With the days ticking until Utah is forced by a ruling by District Judge Dale A. Kimball to recognize the over 1,300 same-sex marriages performed in Utah in late December and early January, Utah Attorney General Sean Reyes filed a motion with the U.S. Supreme Court to put a hold on the ruling.
“To the Honorable Sonia Sotomayor, Associate Justice of the Supreme Court of the United States and Circuit Justice for the United States Court of Appeals for the Tenth Circuit: Applicants Gary R. Herbert, Governor of Utah, and Sean D. Reyes, Attorney General of Utah, respectfully apply for an emergency stay pending appeal of a preliminary injunction entered by the United States District Court for the District of Utah.”
Both the district court and the Tenth Circuit have denied the state’s requests for a full stay pending appeal, though
the Tenth Circuit granted a temporary stay that will expire at 10:00 a.m. EDT on Monday, July 21.
Reyes writes in the application that a suit filed on behalf of four couples married in the state during the time between Judge Robert Shelby’s Dec. 20 ruling that Utah’s Amendment 3 was unconstitutional and the U.S. Supreme Court’s granting of that ruling 17 days later is an attempt at “circumvention” of the Supreme Court’s stay “that has burdensome regulatory implications and irreparable consequences for the state of Utah.”
Judge Kimball’s ruling stated that marriages performed while marriage was legal in the state must be recognized by the state, even as the Kitchen v. Herbert case is being appealed.
“But no federal court has ever held that a plaintiff can acquire vested rights as a result of an unstayed, non-final district court order, because such a rule creates an end-run around the normal appellate process and largely innoculates (sp) the unstayed, non-final decision from effective appellate review,” the application reads.
“This case thus presents an extremely important question of both federalism and federal procedure, a question that is closely related to, but distinct from, the question this Court will soon be asked to address in Kitchen,” the application continues. “That question is whether a federal district court is authorized to create private rights that vest against a state by issuing a non-final order commanding state officials to perform a ministerial act (in this case, granting a marriage license) and then refusing to stay that order pending appeal.”
The state notes that several of the couples have applied for adoptions since being legally married.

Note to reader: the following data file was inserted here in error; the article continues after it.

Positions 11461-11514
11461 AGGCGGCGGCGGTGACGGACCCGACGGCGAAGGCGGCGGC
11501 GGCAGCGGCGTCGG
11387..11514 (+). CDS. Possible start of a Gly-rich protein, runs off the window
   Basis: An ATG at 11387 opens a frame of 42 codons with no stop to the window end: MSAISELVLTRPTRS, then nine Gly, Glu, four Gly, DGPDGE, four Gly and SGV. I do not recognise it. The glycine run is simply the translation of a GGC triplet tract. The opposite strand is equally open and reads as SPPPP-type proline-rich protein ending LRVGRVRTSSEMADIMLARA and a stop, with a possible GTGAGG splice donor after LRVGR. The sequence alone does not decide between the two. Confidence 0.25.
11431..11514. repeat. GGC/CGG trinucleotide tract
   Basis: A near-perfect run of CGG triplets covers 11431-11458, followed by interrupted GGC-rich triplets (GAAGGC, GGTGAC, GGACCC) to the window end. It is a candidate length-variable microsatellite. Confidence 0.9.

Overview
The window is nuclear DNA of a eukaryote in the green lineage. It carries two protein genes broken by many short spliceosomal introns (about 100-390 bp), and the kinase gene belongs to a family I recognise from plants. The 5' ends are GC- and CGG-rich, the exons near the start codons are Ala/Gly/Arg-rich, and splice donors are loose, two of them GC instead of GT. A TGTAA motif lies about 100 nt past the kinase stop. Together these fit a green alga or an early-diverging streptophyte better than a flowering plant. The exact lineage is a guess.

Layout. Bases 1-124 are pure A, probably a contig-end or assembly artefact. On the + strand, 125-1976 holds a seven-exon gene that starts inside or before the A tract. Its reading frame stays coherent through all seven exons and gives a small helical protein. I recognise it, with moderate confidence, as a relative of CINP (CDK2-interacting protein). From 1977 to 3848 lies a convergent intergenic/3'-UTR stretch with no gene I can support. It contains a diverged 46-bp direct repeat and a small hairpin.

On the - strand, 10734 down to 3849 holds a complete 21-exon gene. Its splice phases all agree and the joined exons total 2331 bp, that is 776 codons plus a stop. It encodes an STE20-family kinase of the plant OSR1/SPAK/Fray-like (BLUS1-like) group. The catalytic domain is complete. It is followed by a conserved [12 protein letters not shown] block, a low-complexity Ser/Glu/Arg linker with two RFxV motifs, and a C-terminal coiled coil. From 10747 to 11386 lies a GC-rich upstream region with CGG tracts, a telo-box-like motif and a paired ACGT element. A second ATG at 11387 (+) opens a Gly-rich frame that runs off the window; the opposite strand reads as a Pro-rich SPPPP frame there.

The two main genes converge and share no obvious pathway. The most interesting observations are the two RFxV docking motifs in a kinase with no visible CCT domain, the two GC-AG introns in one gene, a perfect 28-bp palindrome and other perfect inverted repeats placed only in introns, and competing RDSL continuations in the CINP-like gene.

“[T]he Utah Department of Health, Office of Vital Statistics received four orders from State district court judges requiring the Department to issue amended birth certificates identifying the same-sex couple as parents of the child on the certificate,” the application said.
The Utah Supreme Court on May 16 ordered that all state court proceedings be stayed, including two “show cause” orders to the Utah Attorney General’s office and the Utah Dept. of Health asking why they should not be held in contempt for failure to comply with the adoption orders.
In Kimball’s decision not to stay his decision, he wrote that, “Whether or not Kitchen is ultimately upheld, … Utah’s marriage bans were a legal nullity until the Supreme Court issued the Stay Order on January 6, 2014.” That is to say that the laws against same-sex marriage did not exist for the 17 days between the ruling and the Supreme Court’s stay.
Throughout the application, Reyes calls Judge Shelby’s order a “non-final” decision at least 27 times.
“In short, the district court held that a lone federal district court judge is authorized to create private rights that vest against a state by issuing a non-final order commanding state officials to perform a ministerial act (in this case, issuing a marriage license) and then refusing to stay that order pending appeal. The court cited no direct authority for the proposition that a federal district judge possesses such a sweeping and novel power.”
The application asks Justice Sotomayor to stay Kimball’s ruling through the appeal of both Kitchen and Evans, and asks for a review by the full Supreme Court should Sotomayor not grant the stay.